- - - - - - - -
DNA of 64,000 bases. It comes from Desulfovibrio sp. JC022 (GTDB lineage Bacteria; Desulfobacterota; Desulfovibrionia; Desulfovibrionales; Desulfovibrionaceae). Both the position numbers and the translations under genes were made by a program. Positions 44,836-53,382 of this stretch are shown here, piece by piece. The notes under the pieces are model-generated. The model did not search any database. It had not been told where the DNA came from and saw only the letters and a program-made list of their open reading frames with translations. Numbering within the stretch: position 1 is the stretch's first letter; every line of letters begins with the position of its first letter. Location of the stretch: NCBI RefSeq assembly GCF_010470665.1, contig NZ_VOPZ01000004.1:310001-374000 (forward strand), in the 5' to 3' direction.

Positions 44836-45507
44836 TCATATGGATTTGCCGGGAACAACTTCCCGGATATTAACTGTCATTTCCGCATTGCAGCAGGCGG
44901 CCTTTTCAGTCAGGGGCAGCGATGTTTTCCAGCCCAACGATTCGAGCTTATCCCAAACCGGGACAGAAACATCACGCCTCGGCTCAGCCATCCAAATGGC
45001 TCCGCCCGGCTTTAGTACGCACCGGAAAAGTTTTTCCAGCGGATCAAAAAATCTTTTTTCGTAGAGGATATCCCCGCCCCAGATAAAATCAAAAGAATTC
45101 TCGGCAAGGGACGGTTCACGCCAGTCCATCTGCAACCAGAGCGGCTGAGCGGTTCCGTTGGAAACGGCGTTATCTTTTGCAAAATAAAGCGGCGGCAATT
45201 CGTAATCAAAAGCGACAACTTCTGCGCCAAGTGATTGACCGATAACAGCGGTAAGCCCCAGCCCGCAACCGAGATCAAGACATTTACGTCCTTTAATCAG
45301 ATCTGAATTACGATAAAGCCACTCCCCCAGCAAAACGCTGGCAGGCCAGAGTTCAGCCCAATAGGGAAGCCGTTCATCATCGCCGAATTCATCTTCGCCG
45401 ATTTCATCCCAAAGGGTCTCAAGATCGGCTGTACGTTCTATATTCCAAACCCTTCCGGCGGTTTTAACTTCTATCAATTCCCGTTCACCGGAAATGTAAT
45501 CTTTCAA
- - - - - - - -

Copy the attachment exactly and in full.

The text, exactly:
DNA of 64,000 bases. It comes from Desulfovibrio sp. JC022 (GTDB lineage Bacteria; Desulfobacterota; Desulfovibrionia; Desulfovibrionales; Desulfovibrionaceae). Both the position numbers and the translations under genes were made by a program. Positions 44,836-53,382 of this stretch are shown here, piece by piece. The notes under the pieces are model-generated. The model did not search any database. It had not been told where the DNA came from and saw only the letters and a program-made list of their open reading frames with translations. Numbering within the stretch: position 1 is the stretch's first letter; every line of letters begins with the position of its first letter. Location of the stretch: NCBI RefSeq assembly GCF_010470665.1, contig NZ_VOPZ01000004.1:310001-374000 (forward strand), in the 5' to 3' direction.

Positions 44836-45507
44836 TCATATGGATTTGCCGGGAACAACTTCCCGGATATTAACTGTCATTTCCGCATTGCAGCAGGCGG
44901 CCTTTTCAGTCAGGGGCAGCGATGTTTTCCAGCCCAACGATTCGAGCTTATCCCAAACCGGGACAGAAACATCACGCCTCGGCTCAGCCATCCAAATGGC
45001 TCCGCCCGGCTTTAGTACGCACCGGAAAAGTTTTTCCAGCGGATCAAAAAATCTTTTTTCGTAGAGGATATCCCCGCCCCAGATAAAATCAAAAGAATTC
45101 TCGGCAAGGGACGGTTCACGCCAGTCCATCTGCAACCAGAGCGGCTGAGCGGTTCCGTTGGAAACGGCGTTATCTTTTGCAAAATAAAGCGGCGGCAATT
45201 CGTAATCAAAAGCGACAACTTCTGCGCCAAGTGATTGACCGATAACAGCGGTAAGCCCCAGCCCGCAACCGAGATCAAGACATTTACGTCCTTTAATCAG
45301 ATCTGAATTACGATAAAGCCACTCCCCCAGCAAAACGCTGGCAGGCCAGAGTTCAGCCCAATAGGGAAGCCGTTCATCATCGCCGAATTCATCTTCGCCG
45401 ATTTCATCCCAAAGGGTCTCAAGATCGGCTGTACGTTCTATATTCCAAACCCTTCCGGCGGTTTTAACTTCTATCAATTCCCGTTCACCGGAAATGTAAT
45501 CTTTCAA